Lesson 5: Possessive Structure

The next basic structure you should understand is the の phrase structure. This type of phrase will allow you to make nouns possessive in Japanese. This structure involves three main components: the main topic, the modifier, and the particle の. The particle の often acts as an apostrophe, but it is also used to connect two nouns.

The basic structure is: nounのnoun. In terms of modifier and main topic, the phrase looks like this: modifierのmain topic. Look at the examples below.

だいがくのせんせい            daigaku no sensei                               a college professor

わたしのいぬ                        watashi no inu                                     my dog

これはわたしのほんです。Kore wa watashi no hon desu.            This is my book.

In the first example, の is used to connect two nouns in order to modify the main topic. For example, you could say せんせいです(I am a teacher). If you wanted to elaborate on that and say you were a college professor, you can use のto add the extra information. Since teacher/professor is the main topic, it comes after の. “I am a college professor,” would be だいがくのせんせいです(daigaku no sensei desu) in Japanese.

In the second example, の is used liked an apostrophe in order to show ownership. Again, since the main idea is  the dog, the word for dog appears after の. You can place any name before の in order to show ownership. For example: しゅうやさんのねこ (Shuuya-san no neko) which means “Shuuya’s cat.”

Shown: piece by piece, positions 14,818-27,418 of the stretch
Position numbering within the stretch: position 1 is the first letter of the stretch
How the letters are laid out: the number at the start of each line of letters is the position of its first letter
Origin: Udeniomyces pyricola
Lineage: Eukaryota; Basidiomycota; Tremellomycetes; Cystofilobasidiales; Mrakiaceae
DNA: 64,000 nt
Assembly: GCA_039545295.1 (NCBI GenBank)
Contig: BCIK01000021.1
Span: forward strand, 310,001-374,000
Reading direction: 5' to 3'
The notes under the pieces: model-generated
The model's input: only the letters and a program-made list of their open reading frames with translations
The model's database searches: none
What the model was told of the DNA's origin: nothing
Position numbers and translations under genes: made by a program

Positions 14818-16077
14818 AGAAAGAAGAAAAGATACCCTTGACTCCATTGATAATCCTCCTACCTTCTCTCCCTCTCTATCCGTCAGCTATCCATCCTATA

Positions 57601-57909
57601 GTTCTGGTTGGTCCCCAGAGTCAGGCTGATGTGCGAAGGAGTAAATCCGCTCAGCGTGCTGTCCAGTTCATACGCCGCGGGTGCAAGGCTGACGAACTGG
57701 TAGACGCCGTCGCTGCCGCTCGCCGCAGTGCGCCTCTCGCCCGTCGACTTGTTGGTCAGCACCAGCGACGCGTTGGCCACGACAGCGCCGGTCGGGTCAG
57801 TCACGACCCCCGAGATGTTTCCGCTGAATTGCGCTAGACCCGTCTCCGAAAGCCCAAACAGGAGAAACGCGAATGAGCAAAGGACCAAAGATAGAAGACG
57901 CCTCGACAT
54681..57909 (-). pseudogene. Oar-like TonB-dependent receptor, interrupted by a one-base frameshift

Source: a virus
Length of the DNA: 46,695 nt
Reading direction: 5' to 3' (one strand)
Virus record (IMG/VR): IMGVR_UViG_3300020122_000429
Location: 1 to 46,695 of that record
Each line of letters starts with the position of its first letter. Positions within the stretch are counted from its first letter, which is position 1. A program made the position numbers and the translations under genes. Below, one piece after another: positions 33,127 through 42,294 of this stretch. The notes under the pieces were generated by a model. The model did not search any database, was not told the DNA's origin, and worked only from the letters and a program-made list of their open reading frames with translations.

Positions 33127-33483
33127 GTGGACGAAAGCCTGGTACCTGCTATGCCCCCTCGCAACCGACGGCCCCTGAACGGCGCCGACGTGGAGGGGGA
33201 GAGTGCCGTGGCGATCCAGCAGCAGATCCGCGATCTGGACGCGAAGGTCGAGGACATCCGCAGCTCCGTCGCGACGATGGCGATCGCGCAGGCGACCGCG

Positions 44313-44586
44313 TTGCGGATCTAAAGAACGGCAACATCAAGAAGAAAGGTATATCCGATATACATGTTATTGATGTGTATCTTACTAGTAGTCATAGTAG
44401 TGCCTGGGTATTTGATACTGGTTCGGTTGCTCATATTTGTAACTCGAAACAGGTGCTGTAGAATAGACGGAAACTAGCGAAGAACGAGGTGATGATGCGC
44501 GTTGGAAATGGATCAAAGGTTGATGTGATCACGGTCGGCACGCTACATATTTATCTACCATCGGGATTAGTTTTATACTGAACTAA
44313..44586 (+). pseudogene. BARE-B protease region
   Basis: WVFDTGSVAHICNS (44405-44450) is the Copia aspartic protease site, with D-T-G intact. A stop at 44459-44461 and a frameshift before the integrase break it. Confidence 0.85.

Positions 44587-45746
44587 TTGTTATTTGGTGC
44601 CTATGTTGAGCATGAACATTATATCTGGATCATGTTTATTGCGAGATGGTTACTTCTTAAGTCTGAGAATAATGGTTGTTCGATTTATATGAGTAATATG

In the third example, の acts as an apostrophe again. のtells you who the book belongs to. Notice that the のphrase can appear at different places in a sentence. In the example above, the の phrase comes after “This” and before “is.” In this same sentence, これは could be omitted. Then the の phrase would appear first in the sentence. Either sentence is grammatically correct.

You can also have more than one のphrase in a sentence. They can even be right beside each other! See the examples below:

これはわたしのにほんごのほんです。(Kore wa watashi no nihongo no hon desu.)

This is my Japanese book.

わたしのねこのなまえはきりです。(Watashi no neko no namae wa kiri desu.)

My cat’s name is Kiri.

In the first sentence, the の phrase appears twice. The first time it appears it is establishing ownership of the book. The second time it appears it is modifying the book by describing what type of book it is.

In the second sentence, のfirst shows whose cat is being talked about. Then, のprovides further details by telling the name of the cat. ___のなまえmeans “the name of.” It is important to notice that in the second sentence, XはYです form is used. The subject is longer this time (わたしのねこのなまえ), but the structure is still the same. “My cat’s name” is the subject, so it all has to appear before は in this case.

のis a very useful particle and occurs frequently in the Japanese language. When you need to modify a noun with any other noun, you will most likely use の.

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